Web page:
Judge upholds Florida law blocking gun sales to anyone under 21

Judge upholds Florida law blocking gun sales to anyone under 21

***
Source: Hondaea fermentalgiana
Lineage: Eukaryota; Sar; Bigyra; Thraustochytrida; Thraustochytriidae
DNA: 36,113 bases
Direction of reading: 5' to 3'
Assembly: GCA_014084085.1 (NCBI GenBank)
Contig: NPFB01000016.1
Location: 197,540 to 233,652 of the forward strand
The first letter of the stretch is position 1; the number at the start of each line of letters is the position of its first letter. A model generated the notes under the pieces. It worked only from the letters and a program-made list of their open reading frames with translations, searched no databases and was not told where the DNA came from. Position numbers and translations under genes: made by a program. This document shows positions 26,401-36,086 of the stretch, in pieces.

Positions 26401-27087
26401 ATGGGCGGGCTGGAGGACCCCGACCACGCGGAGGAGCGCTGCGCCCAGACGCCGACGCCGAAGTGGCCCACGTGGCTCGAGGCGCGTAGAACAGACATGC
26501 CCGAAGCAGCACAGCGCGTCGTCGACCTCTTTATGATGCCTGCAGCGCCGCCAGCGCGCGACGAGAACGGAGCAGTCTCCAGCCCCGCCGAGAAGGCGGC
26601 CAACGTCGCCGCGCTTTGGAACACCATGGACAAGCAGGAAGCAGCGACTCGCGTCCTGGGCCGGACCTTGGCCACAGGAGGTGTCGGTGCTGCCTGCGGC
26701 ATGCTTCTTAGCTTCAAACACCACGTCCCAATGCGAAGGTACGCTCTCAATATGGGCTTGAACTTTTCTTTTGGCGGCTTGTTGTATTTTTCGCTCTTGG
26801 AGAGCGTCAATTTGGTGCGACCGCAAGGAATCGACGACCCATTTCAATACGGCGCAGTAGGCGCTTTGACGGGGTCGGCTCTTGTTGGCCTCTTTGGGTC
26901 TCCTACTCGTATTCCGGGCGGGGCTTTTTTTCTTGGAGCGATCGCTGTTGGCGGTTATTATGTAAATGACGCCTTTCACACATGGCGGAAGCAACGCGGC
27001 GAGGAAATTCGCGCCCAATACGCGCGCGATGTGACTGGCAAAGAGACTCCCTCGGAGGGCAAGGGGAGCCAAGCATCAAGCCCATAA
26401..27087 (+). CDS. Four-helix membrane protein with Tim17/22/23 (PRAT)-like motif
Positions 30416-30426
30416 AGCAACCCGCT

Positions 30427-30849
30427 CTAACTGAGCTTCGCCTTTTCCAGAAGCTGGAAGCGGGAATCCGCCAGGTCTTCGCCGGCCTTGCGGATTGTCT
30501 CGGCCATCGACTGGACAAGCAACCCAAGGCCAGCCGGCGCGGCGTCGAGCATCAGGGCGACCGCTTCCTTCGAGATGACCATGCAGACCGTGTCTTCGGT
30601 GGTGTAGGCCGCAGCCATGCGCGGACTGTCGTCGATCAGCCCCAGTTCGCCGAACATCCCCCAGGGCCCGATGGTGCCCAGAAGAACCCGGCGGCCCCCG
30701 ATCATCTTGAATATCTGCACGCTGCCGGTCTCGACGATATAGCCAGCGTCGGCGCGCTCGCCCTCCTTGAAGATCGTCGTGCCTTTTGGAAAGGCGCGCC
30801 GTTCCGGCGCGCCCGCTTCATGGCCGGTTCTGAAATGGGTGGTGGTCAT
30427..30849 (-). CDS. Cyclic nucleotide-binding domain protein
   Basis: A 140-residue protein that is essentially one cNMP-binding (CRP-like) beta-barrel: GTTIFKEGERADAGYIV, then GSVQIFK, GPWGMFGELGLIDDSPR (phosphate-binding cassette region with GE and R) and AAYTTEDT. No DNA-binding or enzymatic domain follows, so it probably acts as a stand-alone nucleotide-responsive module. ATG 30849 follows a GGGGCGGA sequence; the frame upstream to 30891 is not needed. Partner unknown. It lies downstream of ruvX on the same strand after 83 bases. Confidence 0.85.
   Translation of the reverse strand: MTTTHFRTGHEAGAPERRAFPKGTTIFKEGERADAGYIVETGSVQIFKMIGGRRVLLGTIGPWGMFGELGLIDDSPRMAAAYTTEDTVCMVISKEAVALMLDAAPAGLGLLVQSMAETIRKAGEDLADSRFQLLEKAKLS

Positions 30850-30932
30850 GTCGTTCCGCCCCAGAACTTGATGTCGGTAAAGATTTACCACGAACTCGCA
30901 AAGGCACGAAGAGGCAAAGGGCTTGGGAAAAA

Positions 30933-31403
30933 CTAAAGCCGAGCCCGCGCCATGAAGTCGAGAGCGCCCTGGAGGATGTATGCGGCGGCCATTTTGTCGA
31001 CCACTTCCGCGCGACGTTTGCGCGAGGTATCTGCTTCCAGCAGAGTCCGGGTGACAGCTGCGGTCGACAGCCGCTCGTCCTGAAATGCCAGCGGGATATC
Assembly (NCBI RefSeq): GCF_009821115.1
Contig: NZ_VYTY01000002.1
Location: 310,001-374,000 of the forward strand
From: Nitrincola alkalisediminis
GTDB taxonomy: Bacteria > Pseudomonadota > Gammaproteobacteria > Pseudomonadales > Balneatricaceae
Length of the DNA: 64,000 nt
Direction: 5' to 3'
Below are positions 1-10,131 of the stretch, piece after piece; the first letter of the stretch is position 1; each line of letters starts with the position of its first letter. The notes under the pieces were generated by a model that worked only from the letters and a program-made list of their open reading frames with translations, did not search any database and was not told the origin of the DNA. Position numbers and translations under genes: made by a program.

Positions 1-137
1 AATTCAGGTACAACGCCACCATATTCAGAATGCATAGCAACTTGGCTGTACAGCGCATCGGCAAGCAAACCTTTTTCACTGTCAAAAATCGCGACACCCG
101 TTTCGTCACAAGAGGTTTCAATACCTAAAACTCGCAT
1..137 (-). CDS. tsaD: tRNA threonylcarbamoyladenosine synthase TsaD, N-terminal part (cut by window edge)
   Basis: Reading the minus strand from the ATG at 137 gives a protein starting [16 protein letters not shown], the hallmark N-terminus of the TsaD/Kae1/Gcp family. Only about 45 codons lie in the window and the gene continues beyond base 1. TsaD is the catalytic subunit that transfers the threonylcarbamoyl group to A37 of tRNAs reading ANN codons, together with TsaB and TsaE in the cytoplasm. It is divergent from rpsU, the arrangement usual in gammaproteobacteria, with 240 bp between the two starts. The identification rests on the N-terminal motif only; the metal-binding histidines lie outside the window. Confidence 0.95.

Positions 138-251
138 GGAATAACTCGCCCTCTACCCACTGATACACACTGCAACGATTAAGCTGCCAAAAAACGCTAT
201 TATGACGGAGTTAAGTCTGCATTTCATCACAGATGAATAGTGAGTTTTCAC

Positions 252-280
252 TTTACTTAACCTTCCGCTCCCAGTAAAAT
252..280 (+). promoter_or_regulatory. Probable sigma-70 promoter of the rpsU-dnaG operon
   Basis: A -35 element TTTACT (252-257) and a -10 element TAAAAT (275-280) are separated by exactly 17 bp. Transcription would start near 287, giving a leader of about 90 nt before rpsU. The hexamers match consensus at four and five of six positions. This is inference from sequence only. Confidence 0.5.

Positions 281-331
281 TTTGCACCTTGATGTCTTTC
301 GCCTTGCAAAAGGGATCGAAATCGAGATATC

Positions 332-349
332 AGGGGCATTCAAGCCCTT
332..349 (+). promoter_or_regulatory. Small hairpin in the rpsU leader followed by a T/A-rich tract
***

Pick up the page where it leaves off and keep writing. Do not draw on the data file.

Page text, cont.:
TALLAHASSEE, Fla. — A federal judge has upheld a 2018 Florida law that blocks anyone under 21 from buying a gun. Chief United States District Judge Mark E. Walker stood by the constitutionality of the Marjory Stoneman Douglas High School Public Safety Act. Despite the law’s strong conservative support in the aftermath of the Parkland massacre, it was challenged by the National Rifle Association. The law was intended to help prevent gun violence on school campuses by restricting people 18-21 from buying firearms and blocking dealers from facilitating the transfers of guns to them. The Florida Legislature had passed the legislation less than a month after a 19-year-old former student with a legally-purchased rifle and hundreds of rounds of ammunition killed 17 people and wounded 17 more at his high school. The NRA argued the ban violated the 2nd Amendment rights of young people. Judge Walker referenced the 2008 landmark U.S. Supreme Court case known as District of Columbia v. Heller in making his ruling. Although that case was a triumph for gun-rights supporters, Walker found that it had "longstanding prohibitions" about guns that do not violate the Constitution. Regulations in the Heller case included prohibiting people who were mentally ill or felons from having guns. Walker found the regulations comparable to the ban on 18-to-20-year-olds in possession of guns. "This Court can identify no meaningful difference between prohibitions listed in Heller, other restrictions courts have found analogous, and restrictions on the purchase of firearms by 18-to-20-year-old," read a […]

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